Learn to Grow
Mist & Grow Kit Instructions
Learn to Grow
Mist & Grow Kits
Setting up your Humidity Tent
We strongly recommend the use of our humidity tents with our Mist & Grow kits. They are the perfect tool for providing your growing mushrooms with the perfect humidity to flourish.
Kit Instruction Sheets
(Pearl, Pink, Elm, Yellow, Blue)
King Oyster Kits
Lion’s Mane Kits
Wine Cap Kits
Turkey Tail Kits
Questions About Mist & Grow Kits
Oyster mushrooms are by far the easiest and most reliable mushrooms to grow. For beginners we recommend our Mist & Grow Oyster mushroom grow kits. Simply cut an X in one side of the bag, cover with a humidity tent, and mist a few times daily. Within 7-10 days a cluster of baby mushrooms will appear!
To learn more about mushroom growing check out our Learn to Grow page. Check YouTube for the many videos of people growing their own mushrooms. Mycelium Running by Paul Stamets is an excellent book about the amazing benefits of fungi and the basic techniques for growing them.
While we recommend starting your mushroom grow kit sooner rather than later, it is possible to delay for weeks or even months if kept refrigerated. Keeping your kit at as cold a temperature possible slows down growth and delays fruiting.
When you are ready, bring them out of refrigeration and warm to room temperature. After a few days, follow the growing instructions for your specific mushroom species. Click here for growing instructions.
Wine Caps can be expanded indoors anytime, for future planting outdoors.
Planting outdoors depends on where you are located in Canada. Here on Vancouver Island, Wine Caps can start growing from March onwards. Other parts of Canada you might want to wait until April or May. Wine Caps can survive cold weather, they just won’t grow very well until things warm up. Check the last frost dates for your region to get a better idea of when to start your Wine Caps.
Roll up the bottom of the humidity tent three times like you would a pant leg, and flatten out the gussets at the top to form a box. Place over your grow kit and mist inside tent with a spray bottle. Watch a short demonstration of setting up a humidity tent here.
Oh, those mysterious mushrooms! Sometimes a grow kit just doesn’t produce mushrooms in the timeline you expect, despite following the growing instructions.
Each grow kit is an individual. Some are late bloomers who need a little more time, and some are quite particular about the humidity or temperature being just right for them. Mushrooms need extremely high humidity to form, and not enough is often the problem.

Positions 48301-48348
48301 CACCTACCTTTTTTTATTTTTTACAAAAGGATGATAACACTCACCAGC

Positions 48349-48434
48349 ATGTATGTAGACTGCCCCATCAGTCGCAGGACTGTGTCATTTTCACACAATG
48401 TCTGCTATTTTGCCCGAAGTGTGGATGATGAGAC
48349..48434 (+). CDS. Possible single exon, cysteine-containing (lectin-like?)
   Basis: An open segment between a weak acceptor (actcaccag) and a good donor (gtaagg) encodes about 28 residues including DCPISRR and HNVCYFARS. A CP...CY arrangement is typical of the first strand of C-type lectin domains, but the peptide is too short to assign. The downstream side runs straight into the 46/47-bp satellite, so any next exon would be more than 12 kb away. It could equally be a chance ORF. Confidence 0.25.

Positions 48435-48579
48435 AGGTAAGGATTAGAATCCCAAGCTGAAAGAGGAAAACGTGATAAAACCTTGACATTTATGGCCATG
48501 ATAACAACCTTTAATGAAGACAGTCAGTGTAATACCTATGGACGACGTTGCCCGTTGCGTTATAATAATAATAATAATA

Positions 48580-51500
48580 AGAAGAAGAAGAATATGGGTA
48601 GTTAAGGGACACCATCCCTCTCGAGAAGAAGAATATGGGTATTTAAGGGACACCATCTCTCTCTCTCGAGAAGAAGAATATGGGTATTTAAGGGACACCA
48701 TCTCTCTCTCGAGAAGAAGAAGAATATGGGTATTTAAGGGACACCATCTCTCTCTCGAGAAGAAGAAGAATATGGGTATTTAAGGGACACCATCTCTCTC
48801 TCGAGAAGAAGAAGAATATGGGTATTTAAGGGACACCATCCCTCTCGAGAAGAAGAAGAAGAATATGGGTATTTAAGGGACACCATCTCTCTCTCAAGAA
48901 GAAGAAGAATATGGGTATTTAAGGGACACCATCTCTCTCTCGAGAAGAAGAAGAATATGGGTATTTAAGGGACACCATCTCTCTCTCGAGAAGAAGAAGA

If you have been trying for several weeks and your kit has not produced, try these steps that replicate the natural conditions – heavy rains combined with cold nights and warmer days – that trigger many mushrooms to fruit in the wild:
- Rehydrate it. Heavy rains are an important factor that trigger wild mushrooms to fruit. Completely submerge your kit in cold water for 2-4 hours (use a plate to weigh it down), and then drain off any excess water. Poke small holes in bottom if necessary to encourage draining, as water pooling in the bag can cause bacteria and mold to form.
- Give it a “cold shock”. Temperature fluctuations can also stimulate the fruiting of wild mushrooms. Think of pleasantly warm spring and fall days when the temperatures then drop to cold nights. To emulate this temperature fluctuation, place your kit in your refrigerator for a night or two
- Keep humid. High humidity is essential for mushroom formation, particularly tiny new mushrooms which are very susceptible to drying out. Place your kit under a clear plastic humidity tent with holes that allow for air exchange. Mist the inside walls of the tent several times daily, or more often if you find the water droplets evaporate completely off the walls of the tent. Alternatively you can create a simple fruiting chamber by putting a water vaporiser inside an aquarium or small greenhouse, and using a computer fan to bring in fresh air.
- Change the location. Some species of mushrooms prefer to fruit in cooler environments (like King and Blue Oysters),while others prefer a warmer environment (like Elm, Yellow and Pink Oyster). Try moving the kit to a cooler or warmer location.